Veteran French diplomat Herve Ladsous was appointed the new U.N. peacekeeping chief on Friday by Secretary-General Ban Ki-moon.
Ladsous, chief of staff at the French Foreign Ministry, previously served as ambassador to China, Indonesia, East Timor and the Organization for Security and Cooperation in Europe, and as deputy ambassador to the United Nations in New York.
Ladsous will oversee U.N. peacekeeping operations in Haiti, Western Sahara, Lebanon, Sudan, Kosovo and elsewhere.
Ban said Friday that Ladsous brings to his new job "an acute political judgment, strong crisis management capacities, especially in the area of peacekeeping (and) a profound understanding of the challenges facing the United Nations. His capacity to build consensus is recognized by his peers all over the world."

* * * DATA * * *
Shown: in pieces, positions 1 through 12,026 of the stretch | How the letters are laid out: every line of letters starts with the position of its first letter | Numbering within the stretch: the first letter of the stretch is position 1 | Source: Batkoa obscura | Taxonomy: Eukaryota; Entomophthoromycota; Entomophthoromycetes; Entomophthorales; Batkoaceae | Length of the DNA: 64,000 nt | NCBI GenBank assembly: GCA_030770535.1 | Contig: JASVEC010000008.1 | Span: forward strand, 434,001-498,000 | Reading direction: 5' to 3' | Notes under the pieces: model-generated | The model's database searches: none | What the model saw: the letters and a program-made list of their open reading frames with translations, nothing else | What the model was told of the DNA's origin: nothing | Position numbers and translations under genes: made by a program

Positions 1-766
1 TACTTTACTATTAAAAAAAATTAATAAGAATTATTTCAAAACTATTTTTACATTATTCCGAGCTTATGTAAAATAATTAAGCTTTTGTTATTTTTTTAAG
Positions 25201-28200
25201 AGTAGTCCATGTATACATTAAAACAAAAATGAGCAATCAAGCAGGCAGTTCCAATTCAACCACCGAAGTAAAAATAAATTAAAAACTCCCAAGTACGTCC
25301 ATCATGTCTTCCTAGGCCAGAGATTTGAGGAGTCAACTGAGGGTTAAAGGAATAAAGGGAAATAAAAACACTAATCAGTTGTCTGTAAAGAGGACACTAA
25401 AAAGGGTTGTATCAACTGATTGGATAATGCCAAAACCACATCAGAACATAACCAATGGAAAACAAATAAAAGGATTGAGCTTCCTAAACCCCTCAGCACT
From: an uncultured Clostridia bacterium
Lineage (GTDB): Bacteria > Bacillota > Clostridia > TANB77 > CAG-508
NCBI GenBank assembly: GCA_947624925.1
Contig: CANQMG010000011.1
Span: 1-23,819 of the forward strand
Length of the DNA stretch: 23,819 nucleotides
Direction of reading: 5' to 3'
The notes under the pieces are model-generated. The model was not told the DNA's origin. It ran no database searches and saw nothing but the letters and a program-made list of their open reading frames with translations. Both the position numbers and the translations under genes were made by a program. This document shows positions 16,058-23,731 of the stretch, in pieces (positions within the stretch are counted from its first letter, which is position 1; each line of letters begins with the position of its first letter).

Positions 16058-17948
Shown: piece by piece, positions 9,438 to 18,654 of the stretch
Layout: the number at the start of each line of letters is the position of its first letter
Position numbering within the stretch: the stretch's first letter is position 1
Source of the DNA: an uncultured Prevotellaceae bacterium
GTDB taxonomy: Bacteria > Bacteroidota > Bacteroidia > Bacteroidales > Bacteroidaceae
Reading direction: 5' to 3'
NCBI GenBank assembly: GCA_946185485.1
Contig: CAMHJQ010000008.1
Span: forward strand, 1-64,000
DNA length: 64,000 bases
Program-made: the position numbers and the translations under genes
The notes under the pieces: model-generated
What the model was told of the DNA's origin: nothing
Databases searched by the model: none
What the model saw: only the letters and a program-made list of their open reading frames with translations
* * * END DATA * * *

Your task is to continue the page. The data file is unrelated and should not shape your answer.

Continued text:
By tradition, each of the five veto-wielding permanent members on the Security Council gets a top post in the U.N. Secretariat. In recent years, the French have held peacekeeping, just as the British have held humanitarian affairs and the Americans have held political affairs.
Ban praised the outgoing undersecretary-general for peacekeeping, Alain Le Roy, who also is French, for his "able leadership ... during a very challenging period." Le Roy was preceded by fellow French diplomat Jean-Marie Guehenno, and before him by another Frenchman, Bernard Miyet.
Ladsous' appointment comes as U.N. peacekeeping operations continue to grow in size and importance.
Nearly 120,000 people work at the 15 U.N. peacekeeping operations on four continents, including about 98,000 uniformed personnel. That's a fourfold increase in personnel since 1991.
Approved overall peacekeeping costs for the current fiscal year top $7 billion.
The United Nations does not have its own military force but depends on member states to donate military and police personnel for peacekeeping. The peacekeepers have helped disarm more than 400,000 ex-combatants in the past decade alone.